From structuring to contracts: The essential legalese of starting a small business

There is considerable legal paperwork that goes into getting a startup off the ground. From drawing up commercial and employee contracts to protecting intellectual property, bringing investors on board, ensuring legal compliance, drafting terms of service and making negotiations, there is a lot that the skills of an experienced startup lawyer may be invaluable for. 

lawyerEntrepreneurs tend to be reluctant when it comes to getting a lawyer on board. Often, they would sooner turn to online services like Clerky or Cooley Go to automate some legal paperwork and get their show on the road.

Why the reluctance to go with a lawyer?

The costs involved are the primary reason why startups shy away from quality legal assistance; drafting a terms-of-service or privacy policy document alone can cost $500. Other services tend to run at a few hundred dollars an hour. Unpleasant anecdotes about legal firms putting startups on their least experienced lawyers, and a simple fear of complicating matters, all add to the disinclination felt.

Automated legal paperwork services can work with many generic businesses, for sure. Some startups, however, do have specialized needs; it’s easy to go wrong with an automated paperwork service when your business has such needs. For this reason, experienced entrepreneurs always hire lawyers starting out with a venture, even if they do plan to go with an automated service later on. The lawyer can tell them if their business idea is simple enough to be handled by automation or if there are any complications foreseen. It always pays to get advice from experienced firms like Brown Smith Wallace, it can help to understand what these complications might be.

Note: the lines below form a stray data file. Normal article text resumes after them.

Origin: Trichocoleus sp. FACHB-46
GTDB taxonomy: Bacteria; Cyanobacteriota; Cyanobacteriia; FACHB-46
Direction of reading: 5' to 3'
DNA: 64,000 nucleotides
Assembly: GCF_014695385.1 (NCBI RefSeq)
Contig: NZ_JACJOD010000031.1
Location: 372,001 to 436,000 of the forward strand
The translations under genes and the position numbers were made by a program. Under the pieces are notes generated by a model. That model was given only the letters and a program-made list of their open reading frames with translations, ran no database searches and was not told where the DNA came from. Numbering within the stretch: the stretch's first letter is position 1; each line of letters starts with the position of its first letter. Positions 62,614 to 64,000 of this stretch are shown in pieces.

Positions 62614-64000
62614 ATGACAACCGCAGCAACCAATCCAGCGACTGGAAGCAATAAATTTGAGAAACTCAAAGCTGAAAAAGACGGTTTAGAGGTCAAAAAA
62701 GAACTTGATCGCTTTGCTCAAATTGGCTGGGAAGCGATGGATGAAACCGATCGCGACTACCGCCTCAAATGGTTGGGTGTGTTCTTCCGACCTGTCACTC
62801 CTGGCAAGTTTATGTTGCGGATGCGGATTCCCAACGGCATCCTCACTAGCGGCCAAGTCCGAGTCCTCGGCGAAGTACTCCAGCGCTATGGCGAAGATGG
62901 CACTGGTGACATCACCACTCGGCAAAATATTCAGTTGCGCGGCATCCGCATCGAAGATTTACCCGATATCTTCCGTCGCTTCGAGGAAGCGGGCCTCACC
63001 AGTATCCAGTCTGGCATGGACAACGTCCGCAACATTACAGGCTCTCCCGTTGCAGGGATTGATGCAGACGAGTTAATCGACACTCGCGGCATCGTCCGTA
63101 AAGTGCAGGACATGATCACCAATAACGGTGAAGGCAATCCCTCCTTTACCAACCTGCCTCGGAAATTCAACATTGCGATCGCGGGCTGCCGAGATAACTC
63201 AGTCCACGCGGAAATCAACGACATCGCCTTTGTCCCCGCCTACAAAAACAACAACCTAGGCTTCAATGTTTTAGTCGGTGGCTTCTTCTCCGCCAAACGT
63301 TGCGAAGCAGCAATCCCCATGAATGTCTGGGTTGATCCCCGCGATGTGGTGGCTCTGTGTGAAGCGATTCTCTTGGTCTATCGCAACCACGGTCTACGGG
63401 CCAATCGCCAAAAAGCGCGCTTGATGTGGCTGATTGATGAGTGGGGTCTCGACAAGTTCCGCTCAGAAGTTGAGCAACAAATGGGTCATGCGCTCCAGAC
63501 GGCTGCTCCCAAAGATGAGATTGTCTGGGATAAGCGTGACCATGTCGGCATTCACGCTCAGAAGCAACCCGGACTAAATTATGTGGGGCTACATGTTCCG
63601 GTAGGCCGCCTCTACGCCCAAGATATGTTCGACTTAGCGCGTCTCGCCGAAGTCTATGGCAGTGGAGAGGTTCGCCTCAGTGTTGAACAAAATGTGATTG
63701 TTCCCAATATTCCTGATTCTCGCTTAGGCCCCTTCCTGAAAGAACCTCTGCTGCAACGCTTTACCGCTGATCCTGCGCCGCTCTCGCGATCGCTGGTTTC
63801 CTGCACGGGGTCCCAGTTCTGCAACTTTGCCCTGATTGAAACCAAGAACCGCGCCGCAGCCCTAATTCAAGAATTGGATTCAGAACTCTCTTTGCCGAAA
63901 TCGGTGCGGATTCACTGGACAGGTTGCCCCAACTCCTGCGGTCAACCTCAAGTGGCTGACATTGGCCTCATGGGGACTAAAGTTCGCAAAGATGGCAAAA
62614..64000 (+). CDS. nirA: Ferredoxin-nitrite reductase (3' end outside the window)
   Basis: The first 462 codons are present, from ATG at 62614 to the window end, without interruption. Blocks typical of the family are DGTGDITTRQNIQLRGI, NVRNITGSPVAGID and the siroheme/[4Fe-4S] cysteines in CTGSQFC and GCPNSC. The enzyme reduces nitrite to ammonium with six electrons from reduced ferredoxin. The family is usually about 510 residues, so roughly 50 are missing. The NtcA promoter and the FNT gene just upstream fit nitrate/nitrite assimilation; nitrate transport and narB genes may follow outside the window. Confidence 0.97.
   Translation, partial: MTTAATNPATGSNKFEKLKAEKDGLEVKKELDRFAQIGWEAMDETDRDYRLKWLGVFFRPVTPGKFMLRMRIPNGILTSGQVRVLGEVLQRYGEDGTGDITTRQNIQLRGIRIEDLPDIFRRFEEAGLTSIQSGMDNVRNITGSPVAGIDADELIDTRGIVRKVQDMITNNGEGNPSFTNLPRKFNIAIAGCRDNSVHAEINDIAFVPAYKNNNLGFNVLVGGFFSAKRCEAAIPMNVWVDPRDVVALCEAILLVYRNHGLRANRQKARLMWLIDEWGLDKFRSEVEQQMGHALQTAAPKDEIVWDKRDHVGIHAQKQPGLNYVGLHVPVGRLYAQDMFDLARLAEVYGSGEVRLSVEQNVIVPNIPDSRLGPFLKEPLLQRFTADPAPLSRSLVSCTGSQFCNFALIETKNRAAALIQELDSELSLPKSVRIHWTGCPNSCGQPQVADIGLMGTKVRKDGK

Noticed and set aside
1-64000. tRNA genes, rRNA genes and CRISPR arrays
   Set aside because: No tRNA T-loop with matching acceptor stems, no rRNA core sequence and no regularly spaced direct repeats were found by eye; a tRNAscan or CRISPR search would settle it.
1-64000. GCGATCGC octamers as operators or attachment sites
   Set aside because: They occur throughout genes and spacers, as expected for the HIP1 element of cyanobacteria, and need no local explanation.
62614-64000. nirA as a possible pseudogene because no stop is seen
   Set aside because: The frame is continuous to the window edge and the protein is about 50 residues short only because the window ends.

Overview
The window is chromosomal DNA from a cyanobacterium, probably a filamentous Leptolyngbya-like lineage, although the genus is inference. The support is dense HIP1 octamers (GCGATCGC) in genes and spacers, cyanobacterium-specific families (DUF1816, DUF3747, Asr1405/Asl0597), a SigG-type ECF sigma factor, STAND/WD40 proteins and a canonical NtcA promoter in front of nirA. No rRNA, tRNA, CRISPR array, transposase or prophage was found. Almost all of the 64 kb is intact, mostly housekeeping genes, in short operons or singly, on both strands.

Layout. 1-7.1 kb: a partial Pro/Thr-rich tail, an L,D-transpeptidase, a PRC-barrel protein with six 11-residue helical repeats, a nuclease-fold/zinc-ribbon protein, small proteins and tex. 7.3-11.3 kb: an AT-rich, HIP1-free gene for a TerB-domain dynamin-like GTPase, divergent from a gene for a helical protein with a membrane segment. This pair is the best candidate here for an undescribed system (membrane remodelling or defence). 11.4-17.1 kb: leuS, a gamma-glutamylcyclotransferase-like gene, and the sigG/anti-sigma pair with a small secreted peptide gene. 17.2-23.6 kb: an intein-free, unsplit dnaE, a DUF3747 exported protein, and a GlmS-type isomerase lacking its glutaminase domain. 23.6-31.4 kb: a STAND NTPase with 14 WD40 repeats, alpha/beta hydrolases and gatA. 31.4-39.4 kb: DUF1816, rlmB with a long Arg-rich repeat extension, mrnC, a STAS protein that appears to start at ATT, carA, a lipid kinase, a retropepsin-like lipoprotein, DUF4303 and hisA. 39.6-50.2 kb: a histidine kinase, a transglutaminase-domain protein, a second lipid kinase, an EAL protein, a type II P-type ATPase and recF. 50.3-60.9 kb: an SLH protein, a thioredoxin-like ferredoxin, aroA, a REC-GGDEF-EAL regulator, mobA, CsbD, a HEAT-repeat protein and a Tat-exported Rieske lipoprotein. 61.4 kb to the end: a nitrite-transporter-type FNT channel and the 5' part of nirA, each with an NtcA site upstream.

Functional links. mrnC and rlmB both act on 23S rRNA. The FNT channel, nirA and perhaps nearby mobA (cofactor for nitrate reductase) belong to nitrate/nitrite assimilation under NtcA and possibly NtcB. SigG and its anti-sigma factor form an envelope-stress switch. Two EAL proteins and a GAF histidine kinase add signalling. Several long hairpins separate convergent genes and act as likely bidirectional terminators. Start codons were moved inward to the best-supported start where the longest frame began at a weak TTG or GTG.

The law

Startups often issue equity to early members of the team. It’s great for motivation. Unfortunately, it also makes timely IRS filings important for those lucky recipients. Not infrequently, startups with no professional legal assistance forget all about their new tax obligations and find themselves dealing with IRS summons.

Raising funds from outside sources is another minefield that frequently makes victims of startups. There can be serious legal questions to answer if complicated securities laws are violated.

Lawyers can help with negotiations in unexpected ways

Entrepreneurs with startups to promote learn how lawyers can help with negotiations, and imagine that they would only need such assistance when they planned to do tough price negotiations with suppliers. It’s important to understand, however, that negotiations can crop up everywhere.

When a startup partners with a well-established company to gain access to new markets, for instance, there may be ideas to contemplate that a legally inexperienced entrepreneur might ignore.

A professional lawyer will always ensure that every co-founder understands the term of their contract. Being careless at this point can easily lead to serious disagreements down the line.

A startup may even become the target of a takeover bid if the right clauses aren’t mentioned in distribution contracts. Lawyers understand areas of confusion that usually crop up in these deals, and offer clarification before it is even sought.

Unfortunate things happen when no one’s willing to read the fine print

Lawyers thrive on the fine print. This can be a valuable skill to startups that need to sign deals and contracts. Getting good contracts isn’t simply about negotiating well enough to engineer favorable terms. It’s also about ensuring that the terms negotiated actually appear in the contract. If there is no one on board to go over these details, there’s simply no way to know.

Most startup websites are in violation

Startups tend to be incredulous of claims that uncounseled entrepreneurs make serious mistakes. There is at least one piece of evidence that is easily available, however: most startup websites and blogs are in violation of all kinds of rules, policies, and laws. At the very least, they tend to be in violation of Google’s privacy policies. Many are in violation of state or federal privacy laws, in addition.

Such violations usually do not attract lawsuits because the companies in question are small ones. If they were large and profitable, however, those lapses would turn into huge liabilities. Such legal mistakes are not made when startups seek proper legal counsel.

Often, startups need more than occasional legal consultation; they need a full-time counsel onboard. For businesses building on promising new ideas, lawyers are known to come on board in exchange for equity deals. These lawyers help steer their company through difficult early days and use their business contacts to further the company’s cause. For startups, a lawyer retained in some capacity is the default choice.

Harvey Page works as a business consultant, mostly helping start-ups in the IT industry. He shares his knowledge online through his articles.